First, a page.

Researchers conducted a meta-analysis to evaluate the clinical relevance of differentially expressed microRNAs (miRNAs) for the diagnosis of inflammatory bowel disease (IBD), including ulcerative colitis (UC). According to the report in The Journal of International Medical Research, “expression of some miRNAs was altered in patients with IBD and showed moderate diagnostic accuracy in distinguishing patients with IBD from healthy controls or patients with other diseases.”

Specifically, investigators highlighted that miR-21, miR-16, and miR-192 met “a clinical practice requirement through their consistent alteration in the blood of patients with IBD.” Furthermore, they noted that “the diagnostic accuracy of miRNAs was more obvious in UC patients and in distinguishing IBD from healthy controls.”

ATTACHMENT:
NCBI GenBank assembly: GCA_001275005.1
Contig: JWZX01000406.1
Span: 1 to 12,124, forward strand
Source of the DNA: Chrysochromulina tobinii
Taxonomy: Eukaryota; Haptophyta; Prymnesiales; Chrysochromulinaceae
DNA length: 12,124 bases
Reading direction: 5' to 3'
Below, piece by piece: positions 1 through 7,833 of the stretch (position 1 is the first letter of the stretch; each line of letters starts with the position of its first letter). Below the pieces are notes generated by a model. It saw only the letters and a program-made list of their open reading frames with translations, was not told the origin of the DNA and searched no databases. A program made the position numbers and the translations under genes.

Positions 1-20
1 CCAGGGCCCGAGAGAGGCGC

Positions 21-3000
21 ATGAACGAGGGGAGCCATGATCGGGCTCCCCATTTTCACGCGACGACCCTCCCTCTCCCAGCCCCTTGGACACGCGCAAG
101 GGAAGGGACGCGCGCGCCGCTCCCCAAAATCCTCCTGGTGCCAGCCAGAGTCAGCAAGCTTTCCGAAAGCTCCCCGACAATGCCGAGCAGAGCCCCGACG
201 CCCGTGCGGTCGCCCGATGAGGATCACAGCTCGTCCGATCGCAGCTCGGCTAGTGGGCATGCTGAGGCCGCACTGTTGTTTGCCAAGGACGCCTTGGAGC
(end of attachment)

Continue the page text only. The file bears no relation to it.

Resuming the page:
The researchers reviewed the PubMed, EMBASE, Web of Science, Cochrane Library, and Cochrane IBD Group Specialized Register for studies related to IBD, Crohn’s disease, and UC that had reported on miRNAs. Analysts used random-effects models to calculate the sensitivity, specificity, positive likelihood ratio, negative likelihood ratio, diagnostic odds ratio (DOR), and area under the curve (AUC) for various miRNAs in diagnosing IBD.

A total of 15 studies were selected for the final analysis, encompassing 937 patients with IBD, 707 healthy controls, 22 miRNAs, and 2 miRNA panels. According to the researchers, “pooled analyses showed a moderate diagnostic accuracy for miRNAs in the IBD diagnosis, with a sensitivity of 0.80 (95% confidence interval [CI], 0.79–0.82), specificity of 0.84 (95% CI, 0.82–0.86), DOR of 21.19 (95% CI, 13.90–32.31), and AUC of 0.89.” Notably, the diagnostic efficacy of miRNAs was greater in the UC subgroup (AUC = 0.93) than in the Crohn’s subgroup (AUC = 0.84).

Though the authors supported the validity of their findings, they acknowledged that larger studies with both single- and combined-miRNA assays are needed to confirm the diagnostic potential of miRNAs for IBD.